An Interesting History of Wedding Cakes

Elaborately decorated and often costing lots, the wedding cake is the showpiece of any modern wedding. In many cultures, events like weddings are the time at which the best (and most costly) dishes are served.

Oh! The Romans

The custom of specialized wedding cake is believed to date back to Roman times. However, the dish served at a Roman wedding, a loaf of barley bread - bore no resemblance to the sweet confection that we have come to cherish.

The ritual involving it was also different to the cake cutting ritual of the present. The groom would eat part of the barley bread loaf, and then break the rest of it over his new bride's head. This barbaric act symbolized his dominance over her. No wonder this particular bit of wedding tradition has long since been abandoned.

The Tale of Cakes So white

Though frosted cakes made their appearance in Europe around the 17th century, it was only in the 19th century that the modern wedding cake assumed its familiar form. To start with, wedding cakes were plum cakes or fruit cakes, often in the stacked tier form that is still prevalent. Traditionally white icing - the color representing purity - evolved to become the preferred decoration for wedding cakes. This was cemented in the wedding of Queen Victoria and Prince Albert in 1840.

White frosting on a wedding cake had yet another important significance in those times. Pure white frosting required a great deal of a rare and costly ingredient - finely refined white sugar. Brighter the icing on the cake, the wealthier the bride's family was.

The cakes of the times were also adorned with costly ornaments such as fresh flowers and even real ornaments. But now, it can be easily achieved by using colored frosting (and hiring an expensive baker to create an outrageously ornate confection).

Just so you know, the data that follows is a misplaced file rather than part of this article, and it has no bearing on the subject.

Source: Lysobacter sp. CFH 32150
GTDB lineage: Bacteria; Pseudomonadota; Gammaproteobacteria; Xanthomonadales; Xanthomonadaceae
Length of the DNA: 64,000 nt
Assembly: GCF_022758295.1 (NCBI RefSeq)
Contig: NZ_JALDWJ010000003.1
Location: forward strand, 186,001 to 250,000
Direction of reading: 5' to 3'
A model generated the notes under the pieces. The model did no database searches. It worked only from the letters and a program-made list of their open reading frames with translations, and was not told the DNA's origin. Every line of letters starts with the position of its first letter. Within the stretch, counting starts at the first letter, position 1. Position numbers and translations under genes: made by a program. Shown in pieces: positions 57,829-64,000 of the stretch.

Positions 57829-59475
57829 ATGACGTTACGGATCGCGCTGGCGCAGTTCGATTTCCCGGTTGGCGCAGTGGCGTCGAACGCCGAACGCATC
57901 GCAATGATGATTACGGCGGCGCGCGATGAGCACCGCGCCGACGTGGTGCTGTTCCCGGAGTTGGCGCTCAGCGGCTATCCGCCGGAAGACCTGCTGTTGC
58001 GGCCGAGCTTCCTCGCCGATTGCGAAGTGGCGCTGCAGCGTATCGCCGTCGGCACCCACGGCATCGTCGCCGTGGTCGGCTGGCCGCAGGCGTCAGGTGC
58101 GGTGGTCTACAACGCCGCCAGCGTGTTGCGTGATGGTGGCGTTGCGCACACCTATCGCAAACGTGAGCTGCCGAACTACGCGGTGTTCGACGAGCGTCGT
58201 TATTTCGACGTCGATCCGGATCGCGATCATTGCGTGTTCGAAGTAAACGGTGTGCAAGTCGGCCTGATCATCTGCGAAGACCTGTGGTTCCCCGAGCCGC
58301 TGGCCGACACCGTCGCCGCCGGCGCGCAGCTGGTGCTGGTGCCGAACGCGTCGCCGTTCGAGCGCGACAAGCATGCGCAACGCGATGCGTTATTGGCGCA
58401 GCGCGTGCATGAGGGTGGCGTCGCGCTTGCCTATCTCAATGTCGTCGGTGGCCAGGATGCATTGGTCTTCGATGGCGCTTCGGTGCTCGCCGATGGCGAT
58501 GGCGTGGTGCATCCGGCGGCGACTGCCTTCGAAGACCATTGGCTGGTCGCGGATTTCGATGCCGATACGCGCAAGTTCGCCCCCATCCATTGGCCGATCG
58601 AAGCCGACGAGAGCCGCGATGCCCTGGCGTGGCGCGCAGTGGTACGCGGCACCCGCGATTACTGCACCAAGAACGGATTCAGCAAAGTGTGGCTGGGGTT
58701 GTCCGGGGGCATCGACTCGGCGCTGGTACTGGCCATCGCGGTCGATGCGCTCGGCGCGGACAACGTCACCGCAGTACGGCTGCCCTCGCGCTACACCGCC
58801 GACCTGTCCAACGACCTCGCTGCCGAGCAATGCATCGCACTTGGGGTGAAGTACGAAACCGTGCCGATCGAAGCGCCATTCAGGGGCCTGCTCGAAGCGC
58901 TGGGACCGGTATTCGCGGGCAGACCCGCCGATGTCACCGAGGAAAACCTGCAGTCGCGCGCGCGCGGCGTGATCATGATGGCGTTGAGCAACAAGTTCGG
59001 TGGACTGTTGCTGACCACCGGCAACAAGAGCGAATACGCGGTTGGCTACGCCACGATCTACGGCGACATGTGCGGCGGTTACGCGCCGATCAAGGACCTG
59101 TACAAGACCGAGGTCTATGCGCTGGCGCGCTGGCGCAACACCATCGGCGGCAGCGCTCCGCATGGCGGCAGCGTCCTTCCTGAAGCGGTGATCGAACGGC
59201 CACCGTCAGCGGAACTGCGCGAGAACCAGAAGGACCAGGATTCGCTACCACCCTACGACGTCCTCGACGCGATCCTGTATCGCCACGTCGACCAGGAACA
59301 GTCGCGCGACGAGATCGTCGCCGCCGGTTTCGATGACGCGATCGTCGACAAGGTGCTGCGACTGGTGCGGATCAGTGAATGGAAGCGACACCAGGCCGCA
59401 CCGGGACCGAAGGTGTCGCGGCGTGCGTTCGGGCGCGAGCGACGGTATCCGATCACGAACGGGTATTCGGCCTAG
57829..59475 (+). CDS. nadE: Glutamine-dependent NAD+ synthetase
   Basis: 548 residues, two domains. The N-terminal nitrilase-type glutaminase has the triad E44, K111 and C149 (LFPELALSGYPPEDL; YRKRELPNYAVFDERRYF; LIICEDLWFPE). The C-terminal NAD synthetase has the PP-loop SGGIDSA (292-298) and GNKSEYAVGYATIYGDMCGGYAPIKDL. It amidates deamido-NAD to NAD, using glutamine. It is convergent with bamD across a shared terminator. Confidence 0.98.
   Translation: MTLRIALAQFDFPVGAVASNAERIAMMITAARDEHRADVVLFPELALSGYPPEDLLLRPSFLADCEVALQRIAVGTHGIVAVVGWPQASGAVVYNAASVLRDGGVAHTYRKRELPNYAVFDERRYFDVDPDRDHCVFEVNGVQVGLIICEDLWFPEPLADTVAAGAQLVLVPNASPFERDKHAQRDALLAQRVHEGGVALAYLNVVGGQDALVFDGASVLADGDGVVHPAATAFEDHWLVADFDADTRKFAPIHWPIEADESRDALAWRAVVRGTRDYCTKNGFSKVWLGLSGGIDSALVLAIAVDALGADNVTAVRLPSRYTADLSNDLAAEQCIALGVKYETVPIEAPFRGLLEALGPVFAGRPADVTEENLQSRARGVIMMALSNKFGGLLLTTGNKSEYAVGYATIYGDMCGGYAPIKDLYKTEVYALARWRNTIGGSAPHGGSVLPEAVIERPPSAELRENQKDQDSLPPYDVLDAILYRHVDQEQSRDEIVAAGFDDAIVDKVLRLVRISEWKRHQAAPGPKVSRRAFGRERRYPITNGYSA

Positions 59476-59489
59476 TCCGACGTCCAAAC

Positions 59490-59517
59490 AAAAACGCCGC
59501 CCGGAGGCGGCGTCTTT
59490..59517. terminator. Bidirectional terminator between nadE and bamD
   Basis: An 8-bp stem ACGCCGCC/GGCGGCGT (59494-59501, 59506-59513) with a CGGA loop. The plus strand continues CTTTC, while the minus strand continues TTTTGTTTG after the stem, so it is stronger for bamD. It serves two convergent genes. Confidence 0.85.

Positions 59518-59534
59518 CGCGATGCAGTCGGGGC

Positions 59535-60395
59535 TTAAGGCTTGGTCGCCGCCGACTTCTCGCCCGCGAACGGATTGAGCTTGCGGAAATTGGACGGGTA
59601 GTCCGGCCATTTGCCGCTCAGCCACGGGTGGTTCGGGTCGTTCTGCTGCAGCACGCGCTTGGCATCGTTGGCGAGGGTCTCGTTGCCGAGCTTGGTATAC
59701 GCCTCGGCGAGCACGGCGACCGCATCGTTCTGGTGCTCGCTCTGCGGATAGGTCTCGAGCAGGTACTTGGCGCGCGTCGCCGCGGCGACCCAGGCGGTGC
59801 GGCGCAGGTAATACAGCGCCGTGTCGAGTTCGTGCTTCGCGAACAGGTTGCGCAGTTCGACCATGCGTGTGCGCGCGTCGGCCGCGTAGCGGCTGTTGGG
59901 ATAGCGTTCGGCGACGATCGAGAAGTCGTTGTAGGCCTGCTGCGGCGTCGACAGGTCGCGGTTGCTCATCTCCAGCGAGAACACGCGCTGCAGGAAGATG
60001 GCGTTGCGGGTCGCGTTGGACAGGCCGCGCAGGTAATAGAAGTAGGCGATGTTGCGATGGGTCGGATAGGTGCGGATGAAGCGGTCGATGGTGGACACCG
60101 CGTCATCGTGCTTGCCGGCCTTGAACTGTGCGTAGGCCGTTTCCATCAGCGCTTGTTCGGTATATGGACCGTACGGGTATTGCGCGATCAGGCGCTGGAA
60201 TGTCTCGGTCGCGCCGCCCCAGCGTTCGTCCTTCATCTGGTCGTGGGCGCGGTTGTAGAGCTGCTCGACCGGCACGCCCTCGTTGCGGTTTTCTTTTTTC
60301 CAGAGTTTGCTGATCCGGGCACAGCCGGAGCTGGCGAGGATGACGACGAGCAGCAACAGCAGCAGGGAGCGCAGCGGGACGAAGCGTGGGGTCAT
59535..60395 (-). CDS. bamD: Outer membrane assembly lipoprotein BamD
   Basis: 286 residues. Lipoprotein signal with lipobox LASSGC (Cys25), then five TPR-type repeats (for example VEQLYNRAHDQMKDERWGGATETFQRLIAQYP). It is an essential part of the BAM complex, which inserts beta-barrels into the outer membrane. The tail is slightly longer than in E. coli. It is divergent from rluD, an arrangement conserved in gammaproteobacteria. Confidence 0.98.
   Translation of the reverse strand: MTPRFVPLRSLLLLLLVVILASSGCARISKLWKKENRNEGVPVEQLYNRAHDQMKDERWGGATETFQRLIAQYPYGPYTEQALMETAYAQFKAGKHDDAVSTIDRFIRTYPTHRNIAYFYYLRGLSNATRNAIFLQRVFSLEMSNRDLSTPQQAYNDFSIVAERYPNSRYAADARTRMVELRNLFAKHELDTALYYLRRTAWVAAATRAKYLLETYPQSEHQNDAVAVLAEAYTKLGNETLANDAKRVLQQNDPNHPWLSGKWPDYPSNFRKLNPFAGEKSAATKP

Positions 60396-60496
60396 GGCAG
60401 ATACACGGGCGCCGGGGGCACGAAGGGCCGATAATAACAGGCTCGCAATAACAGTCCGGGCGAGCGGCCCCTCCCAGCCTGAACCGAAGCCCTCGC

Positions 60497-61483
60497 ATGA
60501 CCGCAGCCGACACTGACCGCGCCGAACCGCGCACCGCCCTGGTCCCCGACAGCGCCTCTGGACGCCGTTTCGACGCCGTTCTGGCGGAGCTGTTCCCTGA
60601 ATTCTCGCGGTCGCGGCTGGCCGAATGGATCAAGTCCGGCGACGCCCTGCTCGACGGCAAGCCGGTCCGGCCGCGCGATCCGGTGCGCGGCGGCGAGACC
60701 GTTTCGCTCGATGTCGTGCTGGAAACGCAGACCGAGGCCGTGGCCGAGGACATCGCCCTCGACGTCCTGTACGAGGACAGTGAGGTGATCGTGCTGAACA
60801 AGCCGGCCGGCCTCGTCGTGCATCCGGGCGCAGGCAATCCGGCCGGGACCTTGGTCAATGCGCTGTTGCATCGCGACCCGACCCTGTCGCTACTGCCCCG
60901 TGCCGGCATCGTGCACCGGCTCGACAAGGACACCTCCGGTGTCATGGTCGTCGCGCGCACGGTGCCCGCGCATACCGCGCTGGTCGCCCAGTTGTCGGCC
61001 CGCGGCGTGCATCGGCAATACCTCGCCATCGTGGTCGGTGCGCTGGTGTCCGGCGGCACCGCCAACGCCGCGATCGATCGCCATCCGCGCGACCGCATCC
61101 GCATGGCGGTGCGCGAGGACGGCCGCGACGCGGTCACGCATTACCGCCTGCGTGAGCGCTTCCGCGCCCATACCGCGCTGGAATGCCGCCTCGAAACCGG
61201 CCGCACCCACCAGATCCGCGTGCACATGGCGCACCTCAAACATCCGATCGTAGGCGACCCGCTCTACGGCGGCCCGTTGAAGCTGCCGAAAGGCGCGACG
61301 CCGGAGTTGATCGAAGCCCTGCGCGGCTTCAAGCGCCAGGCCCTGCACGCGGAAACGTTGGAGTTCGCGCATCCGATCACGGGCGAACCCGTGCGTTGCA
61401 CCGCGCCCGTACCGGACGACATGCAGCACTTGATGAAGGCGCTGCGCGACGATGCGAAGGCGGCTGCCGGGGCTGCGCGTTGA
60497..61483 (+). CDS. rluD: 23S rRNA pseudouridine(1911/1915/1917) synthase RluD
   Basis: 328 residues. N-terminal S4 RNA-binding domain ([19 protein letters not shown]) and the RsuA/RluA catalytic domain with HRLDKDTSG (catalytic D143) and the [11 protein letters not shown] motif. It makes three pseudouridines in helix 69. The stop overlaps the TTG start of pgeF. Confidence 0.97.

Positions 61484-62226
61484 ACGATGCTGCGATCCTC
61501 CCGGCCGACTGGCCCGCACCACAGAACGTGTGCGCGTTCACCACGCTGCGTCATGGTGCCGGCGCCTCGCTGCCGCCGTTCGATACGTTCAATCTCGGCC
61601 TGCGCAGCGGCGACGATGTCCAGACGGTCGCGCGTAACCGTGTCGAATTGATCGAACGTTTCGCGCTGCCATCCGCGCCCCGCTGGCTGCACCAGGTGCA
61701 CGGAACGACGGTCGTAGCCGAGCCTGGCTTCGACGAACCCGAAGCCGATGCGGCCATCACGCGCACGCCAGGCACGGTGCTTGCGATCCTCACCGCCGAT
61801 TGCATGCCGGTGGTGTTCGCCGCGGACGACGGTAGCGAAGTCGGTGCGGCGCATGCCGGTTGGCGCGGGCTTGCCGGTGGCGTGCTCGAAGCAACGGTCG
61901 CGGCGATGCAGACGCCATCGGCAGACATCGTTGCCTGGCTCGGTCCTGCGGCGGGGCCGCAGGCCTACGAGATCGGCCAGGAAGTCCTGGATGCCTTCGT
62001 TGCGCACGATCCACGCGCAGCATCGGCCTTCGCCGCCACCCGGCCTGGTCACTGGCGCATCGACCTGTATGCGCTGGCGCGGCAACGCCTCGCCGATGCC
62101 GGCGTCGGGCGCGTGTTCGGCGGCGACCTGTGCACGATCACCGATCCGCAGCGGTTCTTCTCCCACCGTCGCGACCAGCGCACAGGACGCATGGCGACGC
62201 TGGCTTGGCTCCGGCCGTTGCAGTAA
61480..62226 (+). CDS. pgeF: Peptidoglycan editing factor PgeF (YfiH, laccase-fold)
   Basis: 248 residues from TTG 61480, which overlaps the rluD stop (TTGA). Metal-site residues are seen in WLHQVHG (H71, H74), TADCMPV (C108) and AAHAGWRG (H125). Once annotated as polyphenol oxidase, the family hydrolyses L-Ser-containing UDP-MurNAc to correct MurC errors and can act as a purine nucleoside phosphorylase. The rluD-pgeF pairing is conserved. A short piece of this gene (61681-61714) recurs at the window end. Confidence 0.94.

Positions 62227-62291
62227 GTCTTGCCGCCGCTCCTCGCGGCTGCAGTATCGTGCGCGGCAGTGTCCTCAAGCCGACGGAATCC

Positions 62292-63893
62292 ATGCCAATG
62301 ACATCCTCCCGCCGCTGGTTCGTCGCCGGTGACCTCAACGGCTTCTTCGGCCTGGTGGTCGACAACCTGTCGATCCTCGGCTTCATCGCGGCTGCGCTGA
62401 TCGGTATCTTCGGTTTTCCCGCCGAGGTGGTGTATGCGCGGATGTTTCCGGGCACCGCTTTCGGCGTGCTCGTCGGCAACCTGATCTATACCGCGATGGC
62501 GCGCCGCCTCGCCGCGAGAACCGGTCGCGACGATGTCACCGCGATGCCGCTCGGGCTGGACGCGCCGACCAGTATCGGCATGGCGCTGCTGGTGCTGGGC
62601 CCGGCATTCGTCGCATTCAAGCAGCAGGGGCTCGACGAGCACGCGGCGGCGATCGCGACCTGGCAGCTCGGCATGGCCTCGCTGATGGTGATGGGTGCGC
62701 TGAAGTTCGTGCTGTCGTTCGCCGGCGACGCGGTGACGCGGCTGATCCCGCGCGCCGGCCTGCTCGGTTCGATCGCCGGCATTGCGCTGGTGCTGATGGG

The height of the wedding cake is another way to allude to the cost, and thus the affluence of the wedding. But again, celebrity bakers like Sylvia Weinstock strongly espouse the idea of wedding cakes as status symbols and urge customers to order only as much cake as they need.

A Tale of Continents

By late 19th century, the tiered white wedding cake became the standard in England and America. Some interesting variations, though still exist between the continents. In Europe, the traditional wedding cake filling continues to be rich, moist fruitcake. European cakes are customarily frosted with firm icings, such as marzipan or fondant.

Some Europeans still observe the original custom behind saving the top tier of the wedding cake. In earlier (more stringent) times, the first child was expected to be born within a year of the wedding, and the top layer of the cake was reserved for the baby's christening. However, nowadays we are faced with an ever-widening gap between the time of a wedding and the arrival of the first baby. And thus this custom has morphed over time into one that the top layer of the cake saved to eat on the first wedding anniversary.


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